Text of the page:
The overarching purpose of the IPv6 mandate is to ensure all Federal information systems and services transition to IPv6 by the end of the year 2025. The Federal Energy Regulatory Commission (FERC) will facilitate the government’s commitment to keeping up-to-date with the state of the industry. FERC has brought together acquisition, policy, and technical team members to create an agency-wide IPv6 integrated project team. The IPv6 mandate applies to all FERC information, information systems, employees, contractors, and all other users of FERC information and information systems.
How does an agency coordinate the process for complying with the IPv6 mandate?
IPv6’s extended address space is the only practical way to accommodate and keep up with the ever-growing need for IP addresses. Whether you are a content provider, network operator, or developer, it’s critical that you connect to the internet using IPv6. A study of how FERC manages its process may help you understand how to structure leadership of the transition process.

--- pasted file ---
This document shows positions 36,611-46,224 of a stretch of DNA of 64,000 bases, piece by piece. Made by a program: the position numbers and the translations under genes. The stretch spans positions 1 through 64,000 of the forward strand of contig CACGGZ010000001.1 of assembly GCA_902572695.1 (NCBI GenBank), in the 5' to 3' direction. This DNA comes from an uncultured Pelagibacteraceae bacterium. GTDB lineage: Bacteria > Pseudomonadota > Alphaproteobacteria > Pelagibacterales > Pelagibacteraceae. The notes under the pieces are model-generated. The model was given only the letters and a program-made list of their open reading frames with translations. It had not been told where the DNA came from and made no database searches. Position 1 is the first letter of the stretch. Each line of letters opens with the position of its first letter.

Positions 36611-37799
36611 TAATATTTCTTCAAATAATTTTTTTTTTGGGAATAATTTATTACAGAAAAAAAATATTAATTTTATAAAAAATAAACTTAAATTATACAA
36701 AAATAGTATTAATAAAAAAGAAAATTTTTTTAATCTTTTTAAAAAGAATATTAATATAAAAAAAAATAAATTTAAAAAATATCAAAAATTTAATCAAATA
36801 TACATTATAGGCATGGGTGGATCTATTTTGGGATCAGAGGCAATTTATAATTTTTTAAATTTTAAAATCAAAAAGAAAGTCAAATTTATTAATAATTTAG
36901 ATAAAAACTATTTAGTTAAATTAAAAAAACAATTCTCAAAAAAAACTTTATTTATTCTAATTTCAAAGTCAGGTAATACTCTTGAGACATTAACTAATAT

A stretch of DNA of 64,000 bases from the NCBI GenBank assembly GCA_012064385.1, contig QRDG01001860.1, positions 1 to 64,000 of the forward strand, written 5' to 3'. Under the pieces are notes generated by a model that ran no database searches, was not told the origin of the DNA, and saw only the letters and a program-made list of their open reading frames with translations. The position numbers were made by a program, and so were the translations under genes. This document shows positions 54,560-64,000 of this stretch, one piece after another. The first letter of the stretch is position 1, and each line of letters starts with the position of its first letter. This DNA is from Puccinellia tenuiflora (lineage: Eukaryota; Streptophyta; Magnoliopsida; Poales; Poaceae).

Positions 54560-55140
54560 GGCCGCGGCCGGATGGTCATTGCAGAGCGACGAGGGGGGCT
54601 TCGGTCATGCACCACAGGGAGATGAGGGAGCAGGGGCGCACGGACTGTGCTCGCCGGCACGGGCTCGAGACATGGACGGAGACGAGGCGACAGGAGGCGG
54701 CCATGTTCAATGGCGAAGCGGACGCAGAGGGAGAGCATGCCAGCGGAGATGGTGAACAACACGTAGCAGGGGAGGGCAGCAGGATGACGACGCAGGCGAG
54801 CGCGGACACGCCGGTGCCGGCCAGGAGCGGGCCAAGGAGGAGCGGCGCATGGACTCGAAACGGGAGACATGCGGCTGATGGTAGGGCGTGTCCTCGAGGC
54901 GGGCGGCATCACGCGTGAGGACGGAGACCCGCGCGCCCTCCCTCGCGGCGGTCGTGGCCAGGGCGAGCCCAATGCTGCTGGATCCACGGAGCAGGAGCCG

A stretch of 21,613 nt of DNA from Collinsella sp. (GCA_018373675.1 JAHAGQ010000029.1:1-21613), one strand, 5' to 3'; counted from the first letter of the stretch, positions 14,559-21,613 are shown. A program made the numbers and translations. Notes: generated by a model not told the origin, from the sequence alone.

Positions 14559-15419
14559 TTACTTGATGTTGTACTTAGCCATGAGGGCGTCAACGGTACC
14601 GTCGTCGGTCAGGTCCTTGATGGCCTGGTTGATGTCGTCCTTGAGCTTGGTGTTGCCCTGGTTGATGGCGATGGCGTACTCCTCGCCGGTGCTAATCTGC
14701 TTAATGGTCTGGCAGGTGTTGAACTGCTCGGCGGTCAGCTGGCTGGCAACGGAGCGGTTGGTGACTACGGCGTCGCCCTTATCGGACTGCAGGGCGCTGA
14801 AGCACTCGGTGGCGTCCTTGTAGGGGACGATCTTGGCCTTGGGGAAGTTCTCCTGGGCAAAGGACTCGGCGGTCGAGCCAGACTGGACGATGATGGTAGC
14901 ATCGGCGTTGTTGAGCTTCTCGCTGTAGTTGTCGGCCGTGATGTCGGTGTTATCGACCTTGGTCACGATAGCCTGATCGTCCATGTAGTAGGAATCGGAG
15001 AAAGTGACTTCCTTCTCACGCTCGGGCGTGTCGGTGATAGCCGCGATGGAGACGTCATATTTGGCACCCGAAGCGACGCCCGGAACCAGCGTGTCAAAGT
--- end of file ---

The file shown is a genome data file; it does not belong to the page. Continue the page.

The FERC policy strategy lays out the roles and responsibilities for FERC’s Executive Director (ED), Chief Information Officer (CIO), Chief Information Security Officer (CISO), Information System Owner (ISO), Information System Security Officer (ISSO), and FERC Cybersecurity and Information Assurance Division (CsIA).
FERC’s ED has overall responsibility for compliance with the OMB memorandum and issuing agency-level guidance on that subject. The CIO will take charge of cybersecurity-related implications of the memo, such as setting IT policy and approving IPv6 waivers, while delegating some information security responsibilities to the CISO, whose role includes facilitating communication between the CIO, ISO, and ISSO. Among the ISOs responsibilities are the procurement, development, integration, modification, operation, maintenance, and disposal of an information system, and the creation of a security plan. The ISSO role entails inventory, monitoring, and alert response functions, among others. Finally, FERC’s CsIA will evaluate the results of remediation efforts and provide assistance to the ISO and managers.
Cybersecurity Risks of IPv6 and the 2023 NSA Guidelines
Although the transition to IPv6 brings numerous improvements, as with any technological advancement, new cybersecurity risks arise. An important part of the federal government IPv6 status in 2023 is a growing awareness of these risks. The National Security Agency has published guidance to help agencies anticipate and address these risks, particularly as they implement the IPv6 mandate and begin using the protocol on their network.